Former world champion Damon Hill hopes that the FIA World Motor Sport Council refrains from giving Ferrari a hefty penalty for its alleged use of team orders in the German Grand Prix when the governing body considers the matter today.
Ferrari was fined $100,000 by the Hockenheim stewards, who adjudged that article 39.1 - the rule prohibiting team orders - had been breached when Felipe Massa slowed to allow Fernando Alonso to take the lead, having been informed over the radio that his team-mate was faster than him.
Today Ferrari will learn if the WMSC will increase its punishment, but 1996 world champion and now British Racing Drivers' Club president Hill hopes the FIA shows restraint.
"Flexing their muscles because they can is not necessarily wise," Hill told the Daily Telegraph. "I don't think a punishment that big would fit this particular crime."
Hill believes there are too many grey areas in the current team orders rule, for while Ferrari's place exchange at Hockenheim was carried out very openly, other position swaps between team-mates are believed to have taken place via deliberately slower pitstops and other more subtle tactics in recent years.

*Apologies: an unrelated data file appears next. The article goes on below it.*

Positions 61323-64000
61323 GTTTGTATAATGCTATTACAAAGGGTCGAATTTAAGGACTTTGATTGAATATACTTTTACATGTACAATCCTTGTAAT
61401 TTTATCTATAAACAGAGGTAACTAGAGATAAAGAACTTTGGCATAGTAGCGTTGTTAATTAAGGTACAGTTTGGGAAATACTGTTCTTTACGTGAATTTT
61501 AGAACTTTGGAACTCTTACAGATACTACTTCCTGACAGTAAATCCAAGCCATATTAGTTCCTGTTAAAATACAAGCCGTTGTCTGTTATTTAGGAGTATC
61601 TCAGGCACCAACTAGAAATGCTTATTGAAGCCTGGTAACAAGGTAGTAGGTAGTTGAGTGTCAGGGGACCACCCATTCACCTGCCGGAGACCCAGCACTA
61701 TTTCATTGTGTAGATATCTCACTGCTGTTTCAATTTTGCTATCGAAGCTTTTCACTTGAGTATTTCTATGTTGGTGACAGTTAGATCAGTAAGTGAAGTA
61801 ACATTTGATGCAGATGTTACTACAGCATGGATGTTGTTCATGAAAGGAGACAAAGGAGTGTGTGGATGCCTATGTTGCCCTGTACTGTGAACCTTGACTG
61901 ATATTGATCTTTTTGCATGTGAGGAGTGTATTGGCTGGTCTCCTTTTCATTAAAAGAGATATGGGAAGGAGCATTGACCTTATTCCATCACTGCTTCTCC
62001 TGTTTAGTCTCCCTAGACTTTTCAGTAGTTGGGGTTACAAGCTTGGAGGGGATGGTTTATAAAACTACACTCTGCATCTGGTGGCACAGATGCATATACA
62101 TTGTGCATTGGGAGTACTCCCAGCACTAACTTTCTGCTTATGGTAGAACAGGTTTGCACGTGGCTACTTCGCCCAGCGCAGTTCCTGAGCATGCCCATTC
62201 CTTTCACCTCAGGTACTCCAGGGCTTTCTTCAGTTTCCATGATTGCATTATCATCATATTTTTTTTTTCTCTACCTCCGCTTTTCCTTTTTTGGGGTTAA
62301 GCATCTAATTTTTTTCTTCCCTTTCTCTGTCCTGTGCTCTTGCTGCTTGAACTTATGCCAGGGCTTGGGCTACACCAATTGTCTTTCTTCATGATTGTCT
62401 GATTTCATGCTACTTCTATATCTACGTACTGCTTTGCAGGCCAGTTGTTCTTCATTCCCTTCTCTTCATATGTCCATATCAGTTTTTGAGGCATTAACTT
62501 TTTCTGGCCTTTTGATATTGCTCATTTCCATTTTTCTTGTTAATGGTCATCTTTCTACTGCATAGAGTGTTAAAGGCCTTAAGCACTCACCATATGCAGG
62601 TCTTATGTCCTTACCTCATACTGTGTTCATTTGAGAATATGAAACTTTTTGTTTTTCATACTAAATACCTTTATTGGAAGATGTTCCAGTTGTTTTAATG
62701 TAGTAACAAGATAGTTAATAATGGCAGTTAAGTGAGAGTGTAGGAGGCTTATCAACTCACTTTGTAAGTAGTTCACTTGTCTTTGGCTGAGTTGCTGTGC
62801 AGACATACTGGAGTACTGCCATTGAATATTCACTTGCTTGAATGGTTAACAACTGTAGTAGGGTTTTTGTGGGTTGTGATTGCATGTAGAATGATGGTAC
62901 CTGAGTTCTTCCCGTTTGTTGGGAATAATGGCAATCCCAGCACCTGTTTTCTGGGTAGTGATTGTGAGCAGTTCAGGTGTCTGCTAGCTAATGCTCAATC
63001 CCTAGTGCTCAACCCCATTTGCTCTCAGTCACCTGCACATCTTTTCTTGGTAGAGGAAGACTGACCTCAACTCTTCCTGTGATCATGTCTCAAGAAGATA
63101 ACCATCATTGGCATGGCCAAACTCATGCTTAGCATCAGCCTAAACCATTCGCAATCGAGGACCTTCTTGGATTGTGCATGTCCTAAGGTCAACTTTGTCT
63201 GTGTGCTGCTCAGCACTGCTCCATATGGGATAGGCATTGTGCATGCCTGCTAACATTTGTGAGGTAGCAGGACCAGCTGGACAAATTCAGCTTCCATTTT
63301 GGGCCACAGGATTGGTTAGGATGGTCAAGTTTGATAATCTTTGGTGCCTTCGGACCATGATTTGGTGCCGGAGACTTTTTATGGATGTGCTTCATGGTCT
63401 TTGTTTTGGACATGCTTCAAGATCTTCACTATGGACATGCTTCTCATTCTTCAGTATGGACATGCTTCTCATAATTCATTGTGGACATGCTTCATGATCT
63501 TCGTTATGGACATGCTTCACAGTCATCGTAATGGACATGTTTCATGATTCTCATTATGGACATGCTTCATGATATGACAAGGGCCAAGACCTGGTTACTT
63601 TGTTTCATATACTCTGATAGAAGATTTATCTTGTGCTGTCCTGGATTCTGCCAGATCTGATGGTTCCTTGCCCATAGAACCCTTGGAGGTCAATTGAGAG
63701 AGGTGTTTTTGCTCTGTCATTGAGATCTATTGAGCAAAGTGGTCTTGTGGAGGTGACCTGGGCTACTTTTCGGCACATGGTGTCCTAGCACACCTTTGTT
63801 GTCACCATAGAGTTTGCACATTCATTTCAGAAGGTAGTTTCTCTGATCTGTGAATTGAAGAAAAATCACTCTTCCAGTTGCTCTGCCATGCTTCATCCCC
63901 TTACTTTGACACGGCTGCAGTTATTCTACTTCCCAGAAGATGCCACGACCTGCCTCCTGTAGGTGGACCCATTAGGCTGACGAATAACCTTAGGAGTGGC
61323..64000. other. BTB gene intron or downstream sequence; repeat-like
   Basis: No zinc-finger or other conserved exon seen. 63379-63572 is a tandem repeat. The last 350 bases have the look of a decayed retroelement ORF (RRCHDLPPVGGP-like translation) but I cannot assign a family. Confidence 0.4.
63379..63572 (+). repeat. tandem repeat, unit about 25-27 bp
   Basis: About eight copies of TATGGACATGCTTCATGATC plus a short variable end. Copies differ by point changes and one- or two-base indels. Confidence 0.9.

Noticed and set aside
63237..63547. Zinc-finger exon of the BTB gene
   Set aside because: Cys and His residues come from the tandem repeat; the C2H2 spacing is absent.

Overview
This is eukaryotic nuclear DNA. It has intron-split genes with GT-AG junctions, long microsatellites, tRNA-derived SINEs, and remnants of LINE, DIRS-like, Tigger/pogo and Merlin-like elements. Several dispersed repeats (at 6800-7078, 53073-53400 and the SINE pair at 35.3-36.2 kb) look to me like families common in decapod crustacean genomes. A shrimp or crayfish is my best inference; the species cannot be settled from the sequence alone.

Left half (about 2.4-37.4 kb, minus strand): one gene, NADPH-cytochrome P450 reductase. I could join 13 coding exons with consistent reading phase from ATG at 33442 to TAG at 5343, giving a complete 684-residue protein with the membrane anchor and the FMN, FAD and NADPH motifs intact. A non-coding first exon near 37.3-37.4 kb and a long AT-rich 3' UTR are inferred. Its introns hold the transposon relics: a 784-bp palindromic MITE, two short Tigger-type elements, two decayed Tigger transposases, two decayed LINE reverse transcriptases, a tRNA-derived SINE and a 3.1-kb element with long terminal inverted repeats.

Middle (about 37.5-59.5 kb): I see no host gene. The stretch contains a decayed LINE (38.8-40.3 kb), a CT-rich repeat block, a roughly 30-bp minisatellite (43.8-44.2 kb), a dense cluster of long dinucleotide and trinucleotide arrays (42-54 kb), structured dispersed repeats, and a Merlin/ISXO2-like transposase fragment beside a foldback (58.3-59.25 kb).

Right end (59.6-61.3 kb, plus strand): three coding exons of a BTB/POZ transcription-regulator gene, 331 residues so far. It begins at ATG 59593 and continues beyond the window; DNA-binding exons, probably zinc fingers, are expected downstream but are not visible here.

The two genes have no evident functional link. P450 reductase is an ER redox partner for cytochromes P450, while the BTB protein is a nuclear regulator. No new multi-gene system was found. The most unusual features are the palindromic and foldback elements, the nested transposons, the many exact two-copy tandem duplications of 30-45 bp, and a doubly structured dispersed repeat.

"Teams say they are not implementing team orders but we all suspect that what they are doing is indicating to the driver how they would like them to perform, which can't be construed as an order," said Hill.
"It is an issue which has been creeping up for some time and has not been addressed and I think Ferrari might get off because the rules aren't clear."
He added that Formula 1 should have addressed the issue sooner rather than waiting for the flashpoint of a controversy like Hockenheim.
"This is where the sport doesn't do itself any favours," Hill said. "It needs a media circus to make the necessary changes. I mean, this is happening four days before the Italian Grand Prix."